Bloomberg News

Lochte Learns Lesson as France Gets Revenge on U.S. Swimmers

July 30, 2012

U.S. Swimmer Ryan Lochte

U.S. Swimmer Ryan Lochte competes in the men's 200-meter freestyle heats swimming event at the London 2012 Olympic Games on Sunday. Photographer: Francois Xavier Marit /AFP/Getty Images

Ryan Lochte learned that you can’t take anything for granted in Olympic swimming.

The 27-year-old, who took Michael Phelps’s 400-meter individual medley title two days ago, was overhauled by Yannick Agnel in the last lap of the 400-meter freestyle relay final in London yesterday as France turned the tables on a U.S. team that came from behind to clinch victory in Beijing four years ago.

“We went out there to win, but we came up short,” Lochte said. “I think I overswam the last 50 meters. Sprinting definitely takes it out of you.”

Lochte’s time of 47.74 seconds was the fastest leg he’d ever swum in the event and he couldn’t do any more, Eddie Reese, a coach on the U.S. team, said in an interview. He was exactly a second slower than Agnel, 20.

“Yannick was faster than he’s ever been in his life,” said Reese. “That’s just the way it goes sometimes.”

Nathan Adrian, Phelps and Cullen Jones combined to give the U.S. the lead going into the final leg, when Lochte was outpaced by Agnel to give France, a 7-1 outsider with U.K. bookmaker William Hill Plc (WMH), the victory. Russia took the bronze medal ahead of world champion Australia.

France and the U.S. swam a similar race in the 2008 Olympics in Beijing, when the Americans got the victory after Jason Lezak out-paced 100-meter individual freestyle gold medalist Alain Bernard to give his team the win. Bernard was left off France’s relay team this time around.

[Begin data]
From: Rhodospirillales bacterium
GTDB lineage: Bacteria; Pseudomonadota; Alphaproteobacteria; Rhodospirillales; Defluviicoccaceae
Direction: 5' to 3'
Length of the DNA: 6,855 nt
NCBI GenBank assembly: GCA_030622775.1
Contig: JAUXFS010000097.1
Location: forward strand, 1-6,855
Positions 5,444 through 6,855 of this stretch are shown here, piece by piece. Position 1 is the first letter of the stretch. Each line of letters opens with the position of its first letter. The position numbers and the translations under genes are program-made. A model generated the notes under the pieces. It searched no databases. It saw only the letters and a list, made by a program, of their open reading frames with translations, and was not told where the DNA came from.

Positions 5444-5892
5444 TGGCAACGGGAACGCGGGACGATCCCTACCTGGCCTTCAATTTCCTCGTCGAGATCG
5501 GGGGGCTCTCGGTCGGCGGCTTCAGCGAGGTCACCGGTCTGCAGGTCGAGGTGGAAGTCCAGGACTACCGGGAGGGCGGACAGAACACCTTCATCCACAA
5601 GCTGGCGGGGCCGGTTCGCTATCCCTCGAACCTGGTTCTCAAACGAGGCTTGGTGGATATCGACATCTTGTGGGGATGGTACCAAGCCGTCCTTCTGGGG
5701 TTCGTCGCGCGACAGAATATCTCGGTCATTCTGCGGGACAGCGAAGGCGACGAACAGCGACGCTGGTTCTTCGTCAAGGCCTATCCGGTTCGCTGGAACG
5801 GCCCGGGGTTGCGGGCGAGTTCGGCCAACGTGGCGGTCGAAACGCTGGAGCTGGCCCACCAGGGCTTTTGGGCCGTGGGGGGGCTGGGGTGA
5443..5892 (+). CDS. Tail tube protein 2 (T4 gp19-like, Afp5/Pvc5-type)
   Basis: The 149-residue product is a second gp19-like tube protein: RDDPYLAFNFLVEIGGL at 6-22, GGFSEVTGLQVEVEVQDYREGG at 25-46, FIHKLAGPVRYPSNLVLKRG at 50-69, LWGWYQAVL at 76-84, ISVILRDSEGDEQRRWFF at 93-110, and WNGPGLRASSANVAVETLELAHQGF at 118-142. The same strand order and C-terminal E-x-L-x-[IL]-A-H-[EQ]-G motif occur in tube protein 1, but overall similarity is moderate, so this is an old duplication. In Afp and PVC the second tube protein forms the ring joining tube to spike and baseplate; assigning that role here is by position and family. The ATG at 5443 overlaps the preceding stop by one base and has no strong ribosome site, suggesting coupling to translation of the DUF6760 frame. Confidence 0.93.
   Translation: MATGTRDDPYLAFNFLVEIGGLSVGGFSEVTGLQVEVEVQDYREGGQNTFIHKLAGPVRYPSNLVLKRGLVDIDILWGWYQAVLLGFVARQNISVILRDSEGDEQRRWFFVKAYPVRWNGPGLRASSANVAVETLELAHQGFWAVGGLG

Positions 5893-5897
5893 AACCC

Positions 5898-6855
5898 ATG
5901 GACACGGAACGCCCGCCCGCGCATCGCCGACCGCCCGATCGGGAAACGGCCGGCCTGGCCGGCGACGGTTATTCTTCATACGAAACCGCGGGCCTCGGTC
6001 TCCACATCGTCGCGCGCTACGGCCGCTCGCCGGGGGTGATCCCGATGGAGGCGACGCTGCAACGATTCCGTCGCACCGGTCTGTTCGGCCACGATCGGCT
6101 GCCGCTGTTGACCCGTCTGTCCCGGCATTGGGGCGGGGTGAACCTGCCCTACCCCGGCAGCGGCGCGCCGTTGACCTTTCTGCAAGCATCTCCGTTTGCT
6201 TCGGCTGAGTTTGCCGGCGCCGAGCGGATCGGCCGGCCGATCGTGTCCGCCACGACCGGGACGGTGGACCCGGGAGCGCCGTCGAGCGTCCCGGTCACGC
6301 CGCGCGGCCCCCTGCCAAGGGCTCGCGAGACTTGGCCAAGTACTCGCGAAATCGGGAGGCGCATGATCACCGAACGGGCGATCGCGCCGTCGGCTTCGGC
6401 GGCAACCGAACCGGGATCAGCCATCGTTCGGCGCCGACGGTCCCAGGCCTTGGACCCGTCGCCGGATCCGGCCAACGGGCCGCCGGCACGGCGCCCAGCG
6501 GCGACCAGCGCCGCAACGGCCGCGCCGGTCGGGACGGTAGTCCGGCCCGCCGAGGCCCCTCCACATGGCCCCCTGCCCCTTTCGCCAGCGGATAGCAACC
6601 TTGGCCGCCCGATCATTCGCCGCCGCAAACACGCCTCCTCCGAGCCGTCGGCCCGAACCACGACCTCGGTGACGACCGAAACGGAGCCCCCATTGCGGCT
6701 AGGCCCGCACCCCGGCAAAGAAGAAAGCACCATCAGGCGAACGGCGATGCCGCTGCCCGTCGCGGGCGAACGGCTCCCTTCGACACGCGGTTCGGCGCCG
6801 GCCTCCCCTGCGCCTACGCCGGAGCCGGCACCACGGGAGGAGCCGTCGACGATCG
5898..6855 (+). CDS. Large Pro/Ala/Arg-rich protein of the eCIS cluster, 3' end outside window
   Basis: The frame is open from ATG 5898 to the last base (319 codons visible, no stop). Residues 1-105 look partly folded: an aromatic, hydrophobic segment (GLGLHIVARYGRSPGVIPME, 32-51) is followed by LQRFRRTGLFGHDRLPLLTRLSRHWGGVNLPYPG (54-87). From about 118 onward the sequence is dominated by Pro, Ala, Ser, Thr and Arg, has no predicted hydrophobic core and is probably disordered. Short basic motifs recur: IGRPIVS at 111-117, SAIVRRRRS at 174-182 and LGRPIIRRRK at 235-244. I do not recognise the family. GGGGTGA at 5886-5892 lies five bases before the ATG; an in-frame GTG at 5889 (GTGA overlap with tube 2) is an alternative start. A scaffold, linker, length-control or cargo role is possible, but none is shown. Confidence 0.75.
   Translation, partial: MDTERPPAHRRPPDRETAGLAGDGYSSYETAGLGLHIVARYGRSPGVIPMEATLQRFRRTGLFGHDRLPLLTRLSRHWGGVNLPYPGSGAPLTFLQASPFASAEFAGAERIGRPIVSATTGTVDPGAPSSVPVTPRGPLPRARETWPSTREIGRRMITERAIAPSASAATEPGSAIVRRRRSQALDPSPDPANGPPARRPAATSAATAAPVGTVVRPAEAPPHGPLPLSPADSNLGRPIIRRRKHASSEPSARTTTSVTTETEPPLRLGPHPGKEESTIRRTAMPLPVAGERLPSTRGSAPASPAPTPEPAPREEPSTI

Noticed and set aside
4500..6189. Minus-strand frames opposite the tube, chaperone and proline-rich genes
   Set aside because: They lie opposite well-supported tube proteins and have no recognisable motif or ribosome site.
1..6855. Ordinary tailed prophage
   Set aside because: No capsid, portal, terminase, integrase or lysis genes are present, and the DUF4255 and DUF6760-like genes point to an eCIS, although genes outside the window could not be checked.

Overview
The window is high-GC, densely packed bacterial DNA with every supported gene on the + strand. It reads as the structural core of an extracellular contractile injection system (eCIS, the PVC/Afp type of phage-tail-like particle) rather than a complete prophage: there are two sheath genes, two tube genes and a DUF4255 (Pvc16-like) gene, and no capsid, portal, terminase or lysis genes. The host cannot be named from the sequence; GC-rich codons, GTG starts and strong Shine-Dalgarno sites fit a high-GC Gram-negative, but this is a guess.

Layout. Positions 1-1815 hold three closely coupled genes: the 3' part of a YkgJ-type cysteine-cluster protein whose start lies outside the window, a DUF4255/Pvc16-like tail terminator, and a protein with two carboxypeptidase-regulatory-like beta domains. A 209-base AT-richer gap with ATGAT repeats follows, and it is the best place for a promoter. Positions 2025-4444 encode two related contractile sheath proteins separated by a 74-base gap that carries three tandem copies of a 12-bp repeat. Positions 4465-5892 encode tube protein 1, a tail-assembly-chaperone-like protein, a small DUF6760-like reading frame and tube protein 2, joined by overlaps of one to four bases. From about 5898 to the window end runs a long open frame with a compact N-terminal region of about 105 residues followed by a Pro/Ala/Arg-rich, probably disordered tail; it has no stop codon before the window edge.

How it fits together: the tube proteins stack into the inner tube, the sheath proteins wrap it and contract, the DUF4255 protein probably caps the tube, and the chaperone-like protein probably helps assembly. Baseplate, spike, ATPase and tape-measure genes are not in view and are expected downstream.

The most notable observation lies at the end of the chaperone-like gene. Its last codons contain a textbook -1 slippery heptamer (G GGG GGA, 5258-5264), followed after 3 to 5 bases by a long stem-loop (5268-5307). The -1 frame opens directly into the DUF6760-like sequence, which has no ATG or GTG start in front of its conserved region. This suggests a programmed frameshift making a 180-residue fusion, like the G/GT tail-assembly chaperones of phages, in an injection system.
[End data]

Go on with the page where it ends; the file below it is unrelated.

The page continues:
‘Revenge’

“It makes a change,” Amaury Leveaux who led off for France last night, told reporters. “It’s a form of revenge for four years ago.”

Lezak, 36, didn’t do enough in the heat to justify a place in the final, Reese said.

“He had to put it up to be considered for the night relay,” Reese said. “He wasn’t quite fast enough.”

Lochte has entered seven events, the same number as Phelps, who moved within one of matching ex-Soviet gymnast Larissa Latynina’s record of 18 Olympic medals.

The first silver medal for Phelps, 27, in four Olympics means he has still to add to his record haul of 14 golds after two events at the London games.

The Baltimore-based swimmer said he was able to put his fourth-place finish in his first final, the 400-meter individual medley, behind him.

“I felt a lot better,” said Phelps, who swims again today in the 200-meter butterfly heats.

Lochte yesterday also qualified fifth fastest for today’s 200-meter freestyle final. China’s Sun Yang was quickest in 1:45.61, 0.70 seconds better than the American.

Today’s Finals

Also in the pool today, medals will be decided in the men’s 100-meter backstroke and the women’s 100-meter breaststroke, while Missy Franklin swims in the women’s 100-meter backstroke final. Franklin, a 17-year-old from Colorado who is competing in seven events, has the fastest time in the world this year in both the 100-meter and 200-meter backstroke.